Like many of you, I have been horrified by the recent news from Iran. Government security forces are violently cracking down on brave Iranians speaking out for women’s rights and freedom of expression. The students at Sharif University and many others throughout the country are showing extraordinary courage in protesting the country’s oppressive regime and have suffered brutal attacks. I am heartbroken by the harm they’ve endured and appalled by the attempts to silence their voices.
There are critical links between health and human rights, and as members of the public health community, we must stand for human rights everywhere, as well as the protection of society’s most vulnerable.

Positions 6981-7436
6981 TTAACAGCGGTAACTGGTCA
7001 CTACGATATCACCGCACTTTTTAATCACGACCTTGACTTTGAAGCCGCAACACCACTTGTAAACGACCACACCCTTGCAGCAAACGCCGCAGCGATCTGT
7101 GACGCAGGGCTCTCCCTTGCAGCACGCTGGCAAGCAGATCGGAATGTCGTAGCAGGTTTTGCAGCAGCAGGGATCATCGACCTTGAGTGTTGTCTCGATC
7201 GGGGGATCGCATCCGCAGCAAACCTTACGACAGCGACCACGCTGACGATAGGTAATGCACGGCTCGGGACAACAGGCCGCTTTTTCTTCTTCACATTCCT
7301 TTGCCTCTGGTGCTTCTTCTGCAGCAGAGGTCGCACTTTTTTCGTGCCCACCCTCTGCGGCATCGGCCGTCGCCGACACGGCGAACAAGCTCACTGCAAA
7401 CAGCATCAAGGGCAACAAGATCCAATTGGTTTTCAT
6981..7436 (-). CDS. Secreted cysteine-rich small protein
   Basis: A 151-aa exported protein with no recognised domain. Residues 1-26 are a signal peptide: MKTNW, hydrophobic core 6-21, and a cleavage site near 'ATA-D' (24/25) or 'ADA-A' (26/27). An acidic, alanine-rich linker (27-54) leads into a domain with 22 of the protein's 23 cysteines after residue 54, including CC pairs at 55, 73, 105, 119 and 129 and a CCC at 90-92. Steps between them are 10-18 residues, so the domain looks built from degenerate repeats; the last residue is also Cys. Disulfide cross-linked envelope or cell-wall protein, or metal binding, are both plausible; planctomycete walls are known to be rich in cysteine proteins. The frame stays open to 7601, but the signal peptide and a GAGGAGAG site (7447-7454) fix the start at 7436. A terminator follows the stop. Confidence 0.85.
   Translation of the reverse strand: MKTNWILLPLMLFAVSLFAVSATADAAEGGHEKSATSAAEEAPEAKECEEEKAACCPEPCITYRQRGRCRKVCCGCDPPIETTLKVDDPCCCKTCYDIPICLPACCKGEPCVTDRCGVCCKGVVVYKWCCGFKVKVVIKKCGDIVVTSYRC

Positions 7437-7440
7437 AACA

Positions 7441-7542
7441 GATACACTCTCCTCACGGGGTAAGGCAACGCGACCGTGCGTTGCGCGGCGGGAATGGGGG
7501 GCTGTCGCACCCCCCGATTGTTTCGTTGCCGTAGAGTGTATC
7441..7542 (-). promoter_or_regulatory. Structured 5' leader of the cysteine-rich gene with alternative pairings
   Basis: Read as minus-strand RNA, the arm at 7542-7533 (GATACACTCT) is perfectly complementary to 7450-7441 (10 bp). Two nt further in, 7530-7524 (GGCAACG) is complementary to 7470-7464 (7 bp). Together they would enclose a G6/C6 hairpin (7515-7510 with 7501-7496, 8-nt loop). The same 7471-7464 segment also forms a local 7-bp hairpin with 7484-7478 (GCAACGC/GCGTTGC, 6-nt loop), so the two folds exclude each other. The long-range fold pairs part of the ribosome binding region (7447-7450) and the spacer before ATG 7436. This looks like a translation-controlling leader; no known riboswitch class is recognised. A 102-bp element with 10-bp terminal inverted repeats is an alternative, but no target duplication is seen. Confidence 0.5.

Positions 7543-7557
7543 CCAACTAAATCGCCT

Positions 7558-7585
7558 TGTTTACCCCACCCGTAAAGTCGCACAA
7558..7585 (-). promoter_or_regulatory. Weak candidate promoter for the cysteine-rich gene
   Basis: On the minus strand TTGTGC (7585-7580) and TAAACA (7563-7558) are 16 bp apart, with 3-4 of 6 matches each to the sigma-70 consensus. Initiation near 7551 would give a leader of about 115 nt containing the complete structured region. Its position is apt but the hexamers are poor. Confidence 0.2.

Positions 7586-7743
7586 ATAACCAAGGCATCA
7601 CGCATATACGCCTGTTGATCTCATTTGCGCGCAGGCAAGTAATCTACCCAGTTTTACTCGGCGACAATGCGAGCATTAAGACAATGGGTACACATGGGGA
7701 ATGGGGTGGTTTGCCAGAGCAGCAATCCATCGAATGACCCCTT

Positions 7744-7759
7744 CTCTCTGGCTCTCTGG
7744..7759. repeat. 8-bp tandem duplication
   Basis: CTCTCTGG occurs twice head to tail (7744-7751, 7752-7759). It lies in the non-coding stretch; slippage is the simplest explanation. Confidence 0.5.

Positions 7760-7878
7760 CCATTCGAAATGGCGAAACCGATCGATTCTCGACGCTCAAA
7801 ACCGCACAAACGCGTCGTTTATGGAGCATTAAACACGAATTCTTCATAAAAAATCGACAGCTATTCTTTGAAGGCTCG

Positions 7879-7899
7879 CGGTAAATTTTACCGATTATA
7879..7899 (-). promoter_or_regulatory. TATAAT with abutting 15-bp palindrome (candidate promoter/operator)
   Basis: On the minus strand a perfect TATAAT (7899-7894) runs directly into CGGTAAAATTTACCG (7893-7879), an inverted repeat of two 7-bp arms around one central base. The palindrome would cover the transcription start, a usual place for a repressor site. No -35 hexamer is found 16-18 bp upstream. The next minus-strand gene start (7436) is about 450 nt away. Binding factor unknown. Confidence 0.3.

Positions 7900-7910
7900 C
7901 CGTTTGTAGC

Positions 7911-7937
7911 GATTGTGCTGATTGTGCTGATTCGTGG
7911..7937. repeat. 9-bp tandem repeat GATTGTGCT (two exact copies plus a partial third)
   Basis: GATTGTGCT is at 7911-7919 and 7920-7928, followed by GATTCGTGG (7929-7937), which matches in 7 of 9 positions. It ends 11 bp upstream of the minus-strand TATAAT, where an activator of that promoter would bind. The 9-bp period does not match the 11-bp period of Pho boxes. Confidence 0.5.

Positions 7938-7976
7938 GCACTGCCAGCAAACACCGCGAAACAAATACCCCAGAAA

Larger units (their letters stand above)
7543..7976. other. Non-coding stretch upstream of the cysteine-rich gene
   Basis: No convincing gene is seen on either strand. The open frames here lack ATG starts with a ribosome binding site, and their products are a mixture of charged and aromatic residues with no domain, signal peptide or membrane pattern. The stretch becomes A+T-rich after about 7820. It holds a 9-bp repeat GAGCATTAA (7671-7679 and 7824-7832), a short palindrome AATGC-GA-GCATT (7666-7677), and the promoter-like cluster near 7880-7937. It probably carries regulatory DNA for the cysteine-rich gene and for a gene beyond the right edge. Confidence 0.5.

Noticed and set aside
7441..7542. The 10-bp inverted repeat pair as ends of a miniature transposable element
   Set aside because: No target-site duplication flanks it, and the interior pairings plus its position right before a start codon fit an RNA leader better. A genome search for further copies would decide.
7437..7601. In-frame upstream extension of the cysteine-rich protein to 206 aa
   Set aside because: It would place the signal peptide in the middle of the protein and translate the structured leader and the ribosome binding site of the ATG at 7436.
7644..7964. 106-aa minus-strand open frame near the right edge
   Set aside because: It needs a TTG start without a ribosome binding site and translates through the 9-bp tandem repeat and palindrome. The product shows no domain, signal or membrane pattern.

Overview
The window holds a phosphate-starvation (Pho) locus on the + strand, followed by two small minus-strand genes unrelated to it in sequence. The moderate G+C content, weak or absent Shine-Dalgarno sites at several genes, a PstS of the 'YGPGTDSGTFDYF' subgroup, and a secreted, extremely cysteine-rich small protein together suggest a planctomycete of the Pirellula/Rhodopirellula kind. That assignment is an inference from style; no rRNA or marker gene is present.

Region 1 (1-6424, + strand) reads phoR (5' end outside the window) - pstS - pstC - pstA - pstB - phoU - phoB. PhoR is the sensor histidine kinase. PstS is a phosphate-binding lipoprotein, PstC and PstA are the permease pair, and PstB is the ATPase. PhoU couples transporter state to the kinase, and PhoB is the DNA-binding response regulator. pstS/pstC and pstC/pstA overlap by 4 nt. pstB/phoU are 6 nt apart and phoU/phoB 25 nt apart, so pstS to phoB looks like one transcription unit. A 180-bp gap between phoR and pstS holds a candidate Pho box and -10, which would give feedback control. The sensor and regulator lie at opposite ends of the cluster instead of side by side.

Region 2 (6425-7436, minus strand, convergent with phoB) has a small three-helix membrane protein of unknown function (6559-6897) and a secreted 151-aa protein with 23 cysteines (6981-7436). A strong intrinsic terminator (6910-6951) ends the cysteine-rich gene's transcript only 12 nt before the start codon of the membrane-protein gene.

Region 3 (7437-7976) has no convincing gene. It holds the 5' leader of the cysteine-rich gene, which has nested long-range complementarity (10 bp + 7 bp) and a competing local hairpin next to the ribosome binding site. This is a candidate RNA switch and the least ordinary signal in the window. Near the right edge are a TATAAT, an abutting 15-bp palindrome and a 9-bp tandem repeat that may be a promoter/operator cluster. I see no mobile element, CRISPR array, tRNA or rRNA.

These principles are at stake in Iran, as in many other countries around the world. The recent protests were sparked by the death of Mahsa Amini, a 22-year-old who fell into a coma after being detained by the country’s “morality police” that has been used to suppress women. According to human rights groups, dozens more people have been killed in the ensuing unrest—including children.
We hold Mahsa’s memory, and the memory of all those who died after, close in our hearts. To those at the Bloomberg School who have loved ones in and ties to Iran, our thoughts are with you.
Ellen J. MacKenzie, PhD ’79, ScM ’75
Bloomberg Distinguished Professor